Monday, September 14

New Word: Restaurateur

In today's entry, I'm pleased to relate that I've learned a new word: restaurateur.

I went to Corner Table this weekend and lapsed into "amateur critic" mode, looking at everything, questioning everything, keeping my senses open. I found a plaque commemorating the owner as "2007 Restaurateur of the Year," and giggled to myself over the apparent spelling error, for I knew it was missing an N. You know, restauranteur, someone who owns a restaurant?

Yet it was I who was in error: Oxford English Dictionary describes restauranteur (with the N) as an "erroneous form" and cites the mistake originating as early as 1949. The word restaurateur comes from restaurant, of course, which the OED indicates is the French substantive present participle of restaurer, "to restore" (e.g., health, vitality). So a restaurant is a place which restores, and a restaurateur is a restorer rather than, by strictest definition, the office of restoring-place-owner. You can see where one would get confused, but studying the etymology clears everything up.

However, they did screw up "Wisconsin," even though it appears correctly on the previous line. That' s just a small oversight any copyeditor would catch, but now it appears on all the drink menus for small people to feel superior over. Maybe that's another service this establishment supplies: bolstering your self-esteem.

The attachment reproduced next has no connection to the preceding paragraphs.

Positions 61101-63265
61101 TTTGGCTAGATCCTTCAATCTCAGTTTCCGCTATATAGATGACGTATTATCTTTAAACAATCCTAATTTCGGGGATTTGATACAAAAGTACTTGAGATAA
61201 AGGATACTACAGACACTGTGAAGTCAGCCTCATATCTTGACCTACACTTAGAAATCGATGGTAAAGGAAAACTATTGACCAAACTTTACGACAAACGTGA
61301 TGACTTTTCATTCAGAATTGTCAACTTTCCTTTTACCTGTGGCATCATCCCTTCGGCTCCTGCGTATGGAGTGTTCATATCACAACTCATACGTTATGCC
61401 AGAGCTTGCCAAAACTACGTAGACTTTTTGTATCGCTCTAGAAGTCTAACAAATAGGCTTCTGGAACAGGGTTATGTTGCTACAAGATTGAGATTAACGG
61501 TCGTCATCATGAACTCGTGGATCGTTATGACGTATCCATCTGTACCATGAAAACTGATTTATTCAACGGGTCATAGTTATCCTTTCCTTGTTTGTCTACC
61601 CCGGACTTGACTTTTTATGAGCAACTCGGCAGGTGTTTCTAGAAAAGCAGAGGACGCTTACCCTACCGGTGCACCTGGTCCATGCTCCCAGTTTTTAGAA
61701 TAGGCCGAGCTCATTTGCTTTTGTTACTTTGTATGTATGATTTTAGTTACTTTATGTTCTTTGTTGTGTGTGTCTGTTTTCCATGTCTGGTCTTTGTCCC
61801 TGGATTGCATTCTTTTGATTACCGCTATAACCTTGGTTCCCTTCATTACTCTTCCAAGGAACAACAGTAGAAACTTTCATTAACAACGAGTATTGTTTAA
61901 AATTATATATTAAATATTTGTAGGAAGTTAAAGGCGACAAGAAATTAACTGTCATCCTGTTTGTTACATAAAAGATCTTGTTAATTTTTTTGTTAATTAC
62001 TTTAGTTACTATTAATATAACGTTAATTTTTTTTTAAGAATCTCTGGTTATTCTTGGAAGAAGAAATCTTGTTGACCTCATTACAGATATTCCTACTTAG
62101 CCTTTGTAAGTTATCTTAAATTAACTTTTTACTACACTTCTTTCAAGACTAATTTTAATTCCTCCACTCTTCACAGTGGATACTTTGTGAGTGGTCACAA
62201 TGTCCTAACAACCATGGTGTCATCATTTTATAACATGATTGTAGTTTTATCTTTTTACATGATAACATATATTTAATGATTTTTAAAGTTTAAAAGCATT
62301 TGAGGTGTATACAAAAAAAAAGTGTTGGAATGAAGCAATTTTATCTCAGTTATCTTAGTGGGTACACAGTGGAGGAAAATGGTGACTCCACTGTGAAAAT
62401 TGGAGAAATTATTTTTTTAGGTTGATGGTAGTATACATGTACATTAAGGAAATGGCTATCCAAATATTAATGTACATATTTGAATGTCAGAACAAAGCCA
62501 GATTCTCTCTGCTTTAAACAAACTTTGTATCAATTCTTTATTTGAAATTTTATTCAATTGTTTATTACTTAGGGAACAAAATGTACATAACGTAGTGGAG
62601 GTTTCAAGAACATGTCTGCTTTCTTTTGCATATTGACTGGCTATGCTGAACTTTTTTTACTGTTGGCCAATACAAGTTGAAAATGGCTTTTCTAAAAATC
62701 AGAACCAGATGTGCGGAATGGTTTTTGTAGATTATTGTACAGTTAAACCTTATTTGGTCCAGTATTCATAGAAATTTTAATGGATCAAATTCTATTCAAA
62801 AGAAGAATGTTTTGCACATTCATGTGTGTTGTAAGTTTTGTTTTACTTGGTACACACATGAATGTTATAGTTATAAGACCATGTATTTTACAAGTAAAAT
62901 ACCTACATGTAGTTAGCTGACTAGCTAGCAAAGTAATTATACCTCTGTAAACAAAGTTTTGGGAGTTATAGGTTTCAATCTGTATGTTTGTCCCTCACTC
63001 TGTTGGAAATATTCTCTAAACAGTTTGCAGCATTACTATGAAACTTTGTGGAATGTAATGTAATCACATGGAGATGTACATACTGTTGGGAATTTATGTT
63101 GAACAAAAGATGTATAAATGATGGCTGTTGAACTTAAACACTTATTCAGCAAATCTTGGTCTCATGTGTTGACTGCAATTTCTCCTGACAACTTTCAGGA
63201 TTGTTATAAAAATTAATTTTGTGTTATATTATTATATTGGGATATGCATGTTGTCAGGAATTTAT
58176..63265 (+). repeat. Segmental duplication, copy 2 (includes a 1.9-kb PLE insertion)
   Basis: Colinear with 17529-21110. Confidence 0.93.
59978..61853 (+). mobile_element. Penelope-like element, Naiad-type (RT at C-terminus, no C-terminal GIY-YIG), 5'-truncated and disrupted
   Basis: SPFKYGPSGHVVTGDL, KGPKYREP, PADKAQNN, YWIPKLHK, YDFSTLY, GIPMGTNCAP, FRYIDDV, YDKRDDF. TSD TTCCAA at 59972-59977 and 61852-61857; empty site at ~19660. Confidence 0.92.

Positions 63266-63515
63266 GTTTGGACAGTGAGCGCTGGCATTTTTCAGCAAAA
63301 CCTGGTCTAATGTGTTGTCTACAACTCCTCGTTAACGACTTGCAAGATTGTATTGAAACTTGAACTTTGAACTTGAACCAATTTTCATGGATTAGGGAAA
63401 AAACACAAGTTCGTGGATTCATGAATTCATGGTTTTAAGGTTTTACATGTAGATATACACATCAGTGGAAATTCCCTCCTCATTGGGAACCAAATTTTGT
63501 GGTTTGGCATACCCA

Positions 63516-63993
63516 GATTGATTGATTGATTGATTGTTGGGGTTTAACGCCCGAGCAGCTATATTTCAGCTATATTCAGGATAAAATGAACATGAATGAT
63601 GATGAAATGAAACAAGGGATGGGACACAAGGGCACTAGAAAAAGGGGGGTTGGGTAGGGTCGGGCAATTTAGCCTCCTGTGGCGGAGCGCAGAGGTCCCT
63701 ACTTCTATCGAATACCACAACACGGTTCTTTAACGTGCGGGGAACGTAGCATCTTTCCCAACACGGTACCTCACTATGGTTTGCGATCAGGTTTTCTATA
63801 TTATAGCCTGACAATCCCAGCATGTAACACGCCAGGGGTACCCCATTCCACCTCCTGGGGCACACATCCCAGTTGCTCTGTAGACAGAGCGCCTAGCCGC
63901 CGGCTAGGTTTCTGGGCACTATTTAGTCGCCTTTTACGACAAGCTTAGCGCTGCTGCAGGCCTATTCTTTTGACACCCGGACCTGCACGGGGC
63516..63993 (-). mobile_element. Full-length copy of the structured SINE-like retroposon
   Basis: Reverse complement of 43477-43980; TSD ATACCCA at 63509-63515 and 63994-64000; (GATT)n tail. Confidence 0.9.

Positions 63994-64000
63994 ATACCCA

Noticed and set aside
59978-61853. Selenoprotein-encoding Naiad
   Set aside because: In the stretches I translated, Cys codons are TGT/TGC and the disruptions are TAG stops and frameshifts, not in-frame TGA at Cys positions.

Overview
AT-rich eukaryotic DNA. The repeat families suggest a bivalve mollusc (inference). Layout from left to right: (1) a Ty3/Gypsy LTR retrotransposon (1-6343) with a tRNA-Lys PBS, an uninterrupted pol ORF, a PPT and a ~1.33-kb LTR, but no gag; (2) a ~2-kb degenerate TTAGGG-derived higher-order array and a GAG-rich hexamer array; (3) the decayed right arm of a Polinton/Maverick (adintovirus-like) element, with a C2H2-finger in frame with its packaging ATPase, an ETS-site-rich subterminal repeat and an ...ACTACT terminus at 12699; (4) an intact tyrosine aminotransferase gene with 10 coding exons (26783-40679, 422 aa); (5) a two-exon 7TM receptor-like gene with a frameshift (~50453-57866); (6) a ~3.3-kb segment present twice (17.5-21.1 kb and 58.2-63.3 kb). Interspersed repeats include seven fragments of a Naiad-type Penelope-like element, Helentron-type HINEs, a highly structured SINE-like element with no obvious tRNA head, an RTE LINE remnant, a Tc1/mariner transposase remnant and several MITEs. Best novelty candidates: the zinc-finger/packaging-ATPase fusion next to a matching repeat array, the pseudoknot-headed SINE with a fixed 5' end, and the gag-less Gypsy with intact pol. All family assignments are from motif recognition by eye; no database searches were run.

Vanessa said...

You know, in college, I once had a creative writing teacher correct my usage of "metamorphosed." He thought the correct word was "metamorphosized," and I don't think that's even a word, although I see it all the time. Another mistake I see often is using "myriad" with "of." Myriad means many, so you would say "myriad ways" instead of "a myriad of ways." It just bugs me that people don't look up things, so I'm glad you took the initiative to investigate.

K. Signal Eingang said...

Actually "myriad" originally meant a specific large number (10,000, according to Wikipedia) but was also used in antiquity with some poetic license to designate any uncountably large quantity - the latter sense being the one that survives. In any case, the choice of whether or not to use a preposition seems open to choice... In english we say "a dozen eggs" or "a gross of sandwiches", even though both refer to specific numbers.

By a weird coincidence I found all this out this morning after reading an interesting passage in Dawkins' "The Ancestor's Tale" where he talks about a scuttling horde of insects saying something along the lines of "a myriad bodies and six myriad legs". The sort of phrasing only an Oxford professor can get away with.